Our first report of the fungus was from a population of the endangered and endemic Bombay night frog Nyctibatrachus humayuni from an ancient fortification known as Harishchandragad in the state of Maharashtra. The population was found in one of the numerous rainwater collection pools at the fort. The population displayed the typical symptoms of skin sloughing and bleeding. After these initial results, we conducted surveys in areas outside of Protected Areas and discovered that the fungus is widely distributed across the Western Ghats. The other species on which the fungus is presently known to occur in India include Ghate’s bush frog Raorchestes ghatei, Beddome’s bush frog Raorchestes beddomeii, Amboli bush frog Pseudophilautus amboli, mountain golden-backed frog Indosylvirana montana, black torrent frog Micrixalus saxicola, Günther’s leaping frog Indirana brachytarsus and Matheran leaping frog Indirana leithii. All of these species are endemic to the Western Ghats. Interestingly, the strain of the fungus we discovered in the Western Ghats is presently known to occur only in Asia. This Asian endemic fungal strain is currently known from India, China and Japan. By the end of 2014, we had collected close to 3,000 samples from 60 sites across the Western Ghats, the analysis of which is still underway.
Photo: Keerthi Krutha.
Searching for Answers
These discoveries lead us to ask three questions – firstly, if the fungus is so widespread, is it a real threat and if yes, how?; secondly, what is the significance of studying any wildlife disease?; and thirdly, is this a priority in amphibian conservation?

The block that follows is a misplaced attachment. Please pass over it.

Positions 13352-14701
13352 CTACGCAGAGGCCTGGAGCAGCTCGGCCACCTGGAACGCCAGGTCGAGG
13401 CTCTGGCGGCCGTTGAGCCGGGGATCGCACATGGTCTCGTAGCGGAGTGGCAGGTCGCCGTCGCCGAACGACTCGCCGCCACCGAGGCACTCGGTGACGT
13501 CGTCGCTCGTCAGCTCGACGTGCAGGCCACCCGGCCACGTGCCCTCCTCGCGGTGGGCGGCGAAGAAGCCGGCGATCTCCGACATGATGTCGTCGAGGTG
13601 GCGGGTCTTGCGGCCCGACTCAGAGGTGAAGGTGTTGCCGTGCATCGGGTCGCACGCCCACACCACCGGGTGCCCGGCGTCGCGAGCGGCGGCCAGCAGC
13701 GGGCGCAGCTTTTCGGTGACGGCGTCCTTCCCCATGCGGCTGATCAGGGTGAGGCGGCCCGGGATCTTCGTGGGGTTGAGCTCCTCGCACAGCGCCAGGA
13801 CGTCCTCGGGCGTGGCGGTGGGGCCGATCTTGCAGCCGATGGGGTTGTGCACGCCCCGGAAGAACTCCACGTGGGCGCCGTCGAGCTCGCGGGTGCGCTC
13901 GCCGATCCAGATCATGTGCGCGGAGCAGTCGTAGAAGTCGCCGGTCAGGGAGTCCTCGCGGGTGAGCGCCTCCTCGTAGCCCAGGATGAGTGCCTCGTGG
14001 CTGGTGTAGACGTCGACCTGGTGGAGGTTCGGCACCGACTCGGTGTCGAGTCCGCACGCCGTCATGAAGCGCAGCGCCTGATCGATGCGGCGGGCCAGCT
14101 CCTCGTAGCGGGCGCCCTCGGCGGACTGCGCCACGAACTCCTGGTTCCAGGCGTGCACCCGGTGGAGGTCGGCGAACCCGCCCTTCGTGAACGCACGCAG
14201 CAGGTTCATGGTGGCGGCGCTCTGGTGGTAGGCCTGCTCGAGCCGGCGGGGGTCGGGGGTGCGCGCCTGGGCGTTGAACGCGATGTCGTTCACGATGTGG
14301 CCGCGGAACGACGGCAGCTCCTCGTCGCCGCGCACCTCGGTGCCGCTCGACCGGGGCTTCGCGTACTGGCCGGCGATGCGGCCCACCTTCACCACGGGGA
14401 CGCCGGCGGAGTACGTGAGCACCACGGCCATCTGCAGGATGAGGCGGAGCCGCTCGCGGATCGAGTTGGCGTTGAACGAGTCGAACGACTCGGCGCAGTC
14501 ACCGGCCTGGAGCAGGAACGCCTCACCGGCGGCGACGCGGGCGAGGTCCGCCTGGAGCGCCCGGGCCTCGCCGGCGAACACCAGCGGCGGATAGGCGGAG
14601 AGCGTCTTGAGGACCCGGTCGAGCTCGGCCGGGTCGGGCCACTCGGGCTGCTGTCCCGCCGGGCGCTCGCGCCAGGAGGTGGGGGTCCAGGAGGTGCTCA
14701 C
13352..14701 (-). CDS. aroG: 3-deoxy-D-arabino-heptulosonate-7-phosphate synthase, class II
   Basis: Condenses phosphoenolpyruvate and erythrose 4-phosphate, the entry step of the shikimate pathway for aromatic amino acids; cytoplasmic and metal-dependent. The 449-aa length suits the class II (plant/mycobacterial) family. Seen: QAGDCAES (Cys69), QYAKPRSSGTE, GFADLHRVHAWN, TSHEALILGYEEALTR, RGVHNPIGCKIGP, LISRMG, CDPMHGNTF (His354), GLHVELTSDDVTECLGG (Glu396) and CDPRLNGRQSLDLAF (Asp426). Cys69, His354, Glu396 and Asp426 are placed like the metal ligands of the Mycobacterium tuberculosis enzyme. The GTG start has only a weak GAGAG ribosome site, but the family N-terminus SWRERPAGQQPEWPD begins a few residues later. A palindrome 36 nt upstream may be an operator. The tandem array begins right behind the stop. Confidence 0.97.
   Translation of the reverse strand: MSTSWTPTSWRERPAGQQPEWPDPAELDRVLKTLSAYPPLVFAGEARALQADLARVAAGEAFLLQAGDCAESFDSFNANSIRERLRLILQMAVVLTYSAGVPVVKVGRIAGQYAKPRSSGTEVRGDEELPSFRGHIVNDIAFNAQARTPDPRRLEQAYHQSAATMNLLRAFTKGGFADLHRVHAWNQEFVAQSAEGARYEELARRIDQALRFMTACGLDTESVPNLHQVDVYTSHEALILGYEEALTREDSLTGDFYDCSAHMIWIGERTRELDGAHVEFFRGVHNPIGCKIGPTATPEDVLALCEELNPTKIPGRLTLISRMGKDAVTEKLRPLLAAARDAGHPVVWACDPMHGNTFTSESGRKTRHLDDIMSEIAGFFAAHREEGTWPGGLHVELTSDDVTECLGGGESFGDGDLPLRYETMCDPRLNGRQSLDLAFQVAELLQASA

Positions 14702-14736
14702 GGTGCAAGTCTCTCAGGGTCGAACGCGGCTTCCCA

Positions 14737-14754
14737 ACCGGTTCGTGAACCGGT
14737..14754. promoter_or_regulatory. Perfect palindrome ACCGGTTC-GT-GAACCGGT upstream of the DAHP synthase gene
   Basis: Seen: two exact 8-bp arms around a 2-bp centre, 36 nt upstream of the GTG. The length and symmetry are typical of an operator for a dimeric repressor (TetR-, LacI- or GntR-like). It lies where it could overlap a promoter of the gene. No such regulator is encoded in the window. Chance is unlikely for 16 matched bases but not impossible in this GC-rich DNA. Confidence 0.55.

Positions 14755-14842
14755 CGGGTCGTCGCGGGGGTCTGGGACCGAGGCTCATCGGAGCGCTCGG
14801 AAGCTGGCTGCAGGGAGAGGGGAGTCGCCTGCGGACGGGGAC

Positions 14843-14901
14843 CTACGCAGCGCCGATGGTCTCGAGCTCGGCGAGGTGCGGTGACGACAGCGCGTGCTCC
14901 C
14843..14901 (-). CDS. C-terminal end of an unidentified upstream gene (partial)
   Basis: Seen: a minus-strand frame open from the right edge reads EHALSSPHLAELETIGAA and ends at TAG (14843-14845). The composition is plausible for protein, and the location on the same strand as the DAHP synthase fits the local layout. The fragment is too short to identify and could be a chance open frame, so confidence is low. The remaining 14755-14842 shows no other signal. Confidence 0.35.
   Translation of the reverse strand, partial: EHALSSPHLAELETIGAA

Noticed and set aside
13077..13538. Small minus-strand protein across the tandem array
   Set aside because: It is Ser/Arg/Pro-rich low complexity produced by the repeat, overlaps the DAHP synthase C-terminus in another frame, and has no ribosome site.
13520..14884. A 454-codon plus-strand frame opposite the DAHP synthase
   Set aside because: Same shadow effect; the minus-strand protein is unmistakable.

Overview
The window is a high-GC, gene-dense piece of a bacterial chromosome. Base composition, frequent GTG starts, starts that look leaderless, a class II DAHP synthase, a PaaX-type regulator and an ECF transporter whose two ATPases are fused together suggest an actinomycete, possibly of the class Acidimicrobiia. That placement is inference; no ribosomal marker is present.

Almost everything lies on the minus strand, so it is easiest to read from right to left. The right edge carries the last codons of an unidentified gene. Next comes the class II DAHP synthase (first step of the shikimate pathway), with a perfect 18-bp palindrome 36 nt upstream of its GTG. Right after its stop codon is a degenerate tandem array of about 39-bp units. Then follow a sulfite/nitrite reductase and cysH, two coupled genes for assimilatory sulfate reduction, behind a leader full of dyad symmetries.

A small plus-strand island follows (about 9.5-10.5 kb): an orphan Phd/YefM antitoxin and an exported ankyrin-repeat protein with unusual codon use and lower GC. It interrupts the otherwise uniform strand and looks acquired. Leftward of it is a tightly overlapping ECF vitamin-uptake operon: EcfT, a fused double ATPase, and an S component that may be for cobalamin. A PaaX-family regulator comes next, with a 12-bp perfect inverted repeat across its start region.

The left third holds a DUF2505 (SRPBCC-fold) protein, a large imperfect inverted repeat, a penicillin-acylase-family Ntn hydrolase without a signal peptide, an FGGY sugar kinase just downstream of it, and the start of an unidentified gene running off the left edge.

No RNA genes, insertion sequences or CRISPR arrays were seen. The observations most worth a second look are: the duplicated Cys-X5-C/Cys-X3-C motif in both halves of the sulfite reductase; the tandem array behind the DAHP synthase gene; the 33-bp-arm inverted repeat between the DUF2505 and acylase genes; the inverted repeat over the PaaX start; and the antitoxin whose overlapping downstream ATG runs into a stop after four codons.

I’ll address the last point first. Every species, be it an amphibian, reptile or a bird, has a role to play in its ecosystem. Studies on understanding the role being played by each species are few, and this aspect of understanding ecosystem services is still in its nascent stage. Studying the service being provided by each species is crucial. Having said that, disease is a natural method of keeping a population in check and pathogens are as much a part of an ecosystem as their hosts. But in today’s day and age, with changing weather patterns due to global warming, diseases are surfacing in ways unknown. This claim may lack substantial evidence but that makes it crucial to study and monitor populations affected with a disease like chytridiomycosis.
Chytridiomycosis is a ticking time bomb. Nobody knows when it might burst unless there is continual monitoring of the affected populations. The species of chytrid affecting frogs Batrachochytrium dendrobatidis has a lifecycle of approximately two weeks and thrives in temperatures ranging from 170C to 250C. In India, the symptoms due to infection by chytrid are not common and there have not been any mass-death incidents reported until now.
The current situation in India screams for answers on the long-term effect of chytrid on affected populations, the relation between weather parameters and the local chytrid strain and lastly, the ecosystem role and services meted out by individual amphibian species. These answers will greatly further the conservation of amphibians, in turn aiding in the maintenance of healthy ecosystems and thus, allowing us humans to survive and thrive in a healthy environment.
Photo Courtesy: Dr. Alex Hyatt/CSIRO/Public Domain.
Author: Keerthi Krutha, First appeared in: Sanctuary Asia, Vol. XXXVII No. 4, April 2017.